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Environmental impact of Ontario corn production assessed

Date:
February 14, 2014
Source:
Canadian Science Publishing (NRC Research Press)
Summary:
Researchers examined the energy use and greenhouse gas emissions associated with corn production in Ontario.
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Researchers at the University of Guelph examined the energy use and greenhouse gas (GHG) emissions associated with corn production in Ontario. Their findings are published today in the Agricultural Institute of Canada's (AIC) Canadian Journal of Soil Science.

The study reports estimated county-level energy and GHG intensity of grain corn, stover and cob production in Ontario from 2006-2011. According to the paper's authors, most of the energy used during corn production comes from the use of natural gas and electricity during grain drying; the production and application of nitrogen fertilizers (which are also associated with GHG emissions); and the use of diesel fuel during field work.

"Corn is a major economic crop in North America, and the renewable fuels developed from corn production are frequently used to mitigate the GHG emissions from fossil fuel use," explained Susantha Jayasundara, lead author of the paper.

"Assessing the GHG and energy intensity of corn production helps identify opportunities for efficiency and aids in improving the GHG mitigation potential of corn-derived renewable fuels," continued Jayasundara. The authors note that reducing GHG intensity and improving energy efficiency during corn production can be achieved through the use of field-drying corn hybrids, reduced tillage and diminished nitrogen inputs.

The article, "Energy and Greenhouse Gas Intensity of Corn (Zea Mays L.) in Ontario: A regional assessment," by Susantha Jayasundara, Claudia Wagner-Riddle, Goretty Dias and Kumudinie Kariyapperuma, is available Open Access in the Canadian Journal of Soil Science.

"Given the environmental and economic benefits of renewable fuels and the proliferation of their use in Canada, it is important to more fully understand the environmental impacts of their associated agricultural production," added Serge Buy, CEO of AIC. "Essential studies such as this are of national significance and are certainly evidence of the need for targeted federal investments in agricultural science."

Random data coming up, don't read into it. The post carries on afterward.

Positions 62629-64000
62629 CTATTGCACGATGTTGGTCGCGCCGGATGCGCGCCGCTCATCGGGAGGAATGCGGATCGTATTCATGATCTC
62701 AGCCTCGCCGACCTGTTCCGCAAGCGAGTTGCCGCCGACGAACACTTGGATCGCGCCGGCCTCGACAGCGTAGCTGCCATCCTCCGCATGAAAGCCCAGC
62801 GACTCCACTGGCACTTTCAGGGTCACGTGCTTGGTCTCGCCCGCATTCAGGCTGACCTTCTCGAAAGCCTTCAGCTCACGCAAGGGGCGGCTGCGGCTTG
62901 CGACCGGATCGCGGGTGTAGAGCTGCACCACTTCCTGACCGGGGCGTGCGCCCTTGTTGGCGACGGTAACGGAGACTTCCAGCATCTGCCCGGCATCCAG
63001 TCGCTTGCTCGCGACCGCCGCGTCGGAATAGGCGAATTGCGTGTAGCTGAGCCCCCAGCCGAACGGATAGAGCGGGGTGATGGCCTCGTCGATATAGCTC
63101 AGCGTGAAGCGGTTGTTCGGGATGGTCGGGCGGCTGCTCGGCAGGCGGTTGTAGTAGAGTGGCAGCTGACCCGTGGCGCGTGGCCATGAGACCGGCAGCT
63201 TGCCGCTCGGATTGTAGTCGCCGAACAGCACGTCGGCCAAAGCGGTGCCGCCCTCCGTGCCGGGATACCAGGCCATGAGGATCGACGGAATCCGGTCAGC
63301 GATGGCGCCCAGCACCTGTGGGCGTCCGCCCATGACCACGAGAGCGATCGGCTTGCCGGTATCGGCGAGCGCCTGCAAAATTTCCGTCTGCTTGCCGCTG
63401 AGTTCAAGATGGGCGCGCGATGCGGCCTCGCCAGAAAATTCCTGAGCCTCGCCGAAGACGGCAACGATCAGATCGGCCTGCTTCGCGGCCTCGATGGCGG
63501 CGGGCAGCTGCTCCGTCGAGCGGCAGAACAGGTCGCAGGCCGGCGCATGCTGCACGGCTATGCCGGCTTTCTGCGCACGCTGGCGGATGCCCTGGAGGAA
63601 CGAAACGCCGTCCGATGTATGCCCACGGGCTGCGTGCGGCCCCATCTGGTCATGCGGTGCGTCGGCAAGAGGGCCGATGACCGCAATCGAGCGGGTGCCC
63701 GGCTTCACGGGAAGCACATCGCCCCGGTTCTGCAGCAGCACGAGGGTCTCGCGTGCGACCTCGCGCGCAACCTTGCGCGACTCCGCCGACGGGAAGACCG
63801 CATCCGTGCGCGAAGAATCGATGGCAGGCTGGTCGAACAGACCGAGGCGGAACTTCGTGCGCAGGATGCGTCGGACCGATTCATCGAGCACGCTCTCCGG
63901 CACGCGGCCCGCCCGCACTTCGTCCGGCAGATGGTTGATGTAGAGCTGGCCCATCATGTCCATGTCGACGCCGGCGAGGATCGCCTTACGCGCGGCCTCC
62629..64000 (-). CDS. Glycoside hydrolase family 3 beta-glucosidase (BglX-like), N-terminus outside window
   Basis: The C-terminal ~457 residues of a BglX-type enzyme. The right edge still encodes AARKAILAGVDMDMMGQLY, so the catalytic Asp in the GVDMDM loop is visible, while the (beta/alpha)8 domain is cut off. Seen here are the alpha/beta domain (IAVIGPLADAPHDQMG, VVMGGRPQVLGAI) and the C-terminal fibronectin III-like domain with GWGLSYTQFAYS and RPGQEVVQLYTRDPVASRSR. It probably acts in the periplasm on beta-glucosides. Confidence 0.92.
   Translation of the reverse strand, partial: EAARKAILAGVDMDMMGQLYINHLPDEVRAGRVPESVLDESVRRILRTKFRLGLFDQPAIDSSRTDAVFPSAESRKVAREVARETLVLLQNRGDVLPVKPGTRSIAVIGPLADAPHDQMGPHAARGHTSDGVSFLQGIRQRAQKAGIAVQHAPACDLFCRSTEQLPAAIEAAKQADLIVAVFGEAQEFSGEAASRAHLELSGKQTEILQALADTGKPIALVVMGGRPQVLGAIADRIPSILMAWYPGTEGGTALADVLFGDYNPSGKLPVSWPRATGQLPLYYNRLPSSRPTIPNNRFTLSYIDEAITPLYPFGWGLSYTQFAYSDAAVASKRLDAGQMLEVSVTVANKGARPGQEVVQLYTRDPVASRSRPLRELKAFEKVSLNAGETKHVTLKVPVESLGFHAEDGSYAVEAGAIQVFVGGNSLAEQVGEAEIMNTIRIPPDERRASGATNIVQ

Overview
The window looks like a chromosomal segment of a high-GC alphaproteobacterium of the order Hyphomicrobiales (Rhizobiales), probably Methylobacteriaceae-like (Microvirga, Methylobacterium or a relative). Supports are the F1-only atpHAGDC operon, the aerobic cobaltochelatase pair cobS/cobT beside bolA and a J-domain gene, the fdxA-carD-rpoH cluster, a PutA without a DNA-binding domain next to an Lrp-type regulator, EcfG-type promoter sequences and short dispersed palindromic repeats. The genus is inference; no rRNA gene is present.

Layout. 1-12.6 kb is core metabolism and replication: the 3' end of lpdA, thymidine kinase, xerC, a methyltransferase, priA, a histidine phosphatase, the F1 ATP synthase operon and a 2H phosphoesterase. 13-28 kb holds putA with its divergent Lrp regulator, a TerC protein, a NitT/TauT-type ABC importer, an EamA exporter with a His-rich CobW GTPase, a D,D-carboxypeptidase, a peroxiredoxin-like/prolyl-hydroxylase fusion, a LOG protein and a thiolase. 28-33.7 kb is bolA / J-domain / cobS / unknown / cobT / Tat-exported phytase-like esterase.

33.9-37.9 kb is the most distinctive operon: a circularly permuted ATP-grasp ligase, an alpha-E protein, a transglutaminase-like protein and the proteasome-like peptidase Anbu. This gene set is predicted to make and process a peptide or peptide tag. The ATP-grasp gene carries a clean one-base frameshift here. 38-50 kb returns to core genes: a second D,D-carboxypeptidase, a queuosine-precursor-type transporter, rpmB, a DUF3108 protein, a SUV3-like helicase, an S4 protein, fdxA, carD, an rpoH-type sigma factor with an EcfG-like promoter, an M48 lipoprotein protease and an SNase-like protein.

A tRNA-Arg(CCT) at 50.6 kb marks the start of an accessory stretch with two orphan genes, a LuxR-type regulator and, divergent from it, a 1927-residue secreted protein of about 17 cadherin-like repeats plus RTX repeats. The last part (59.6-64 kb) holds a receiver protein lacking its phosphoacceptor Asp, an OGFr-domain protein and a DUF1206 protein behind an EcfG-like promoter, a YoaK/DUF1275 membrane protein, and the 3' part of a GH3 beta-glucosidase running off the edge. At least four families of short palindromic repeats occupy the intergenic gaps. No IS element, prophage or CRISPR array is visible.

Story Source:

The above story is based on materials provided by Canadian Science Publishing (NRC Research Press). Note: Materials may be edited for content and length.


Journal Reference:

  1. Susantha Jayasundara, Claudia Wagner-Riddle, Goretty Dias, Kumudinie A. Kariyapperuma. Energy and greenhouse gas intensity of corn (Zea maysL.) production in Ontario: A regional assessment. Canadian Journal of Soil Science, 2014; 94 (1): 77 DOI: 10.4141/CJSS2013-044

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Canadian Science Publishing (NRC Research Press). "Environmental impact of Ontario corn production assessed." ScienceDaily. ScienceDaily, 14 February 2014. <www.sciencedaily.com/releases/2014/02/140214075513.htm>.
Canadian Science Publishing (NRC Research Press). (2014, February 14). Environmental impact of Ontario corn production assessed. ScienceDaily. Retrieved May 24, 2015 from www.sciencedaily.com/releases/2014/02/140214075513.htm
Canadian Science Publishing (NRC Research Press). "Environmental impact of Ontario corn production assessed." ScienceDaily. www.sciencedaily.com/releases/2014/02/140214075513.htm (accessed May 24, 2015).

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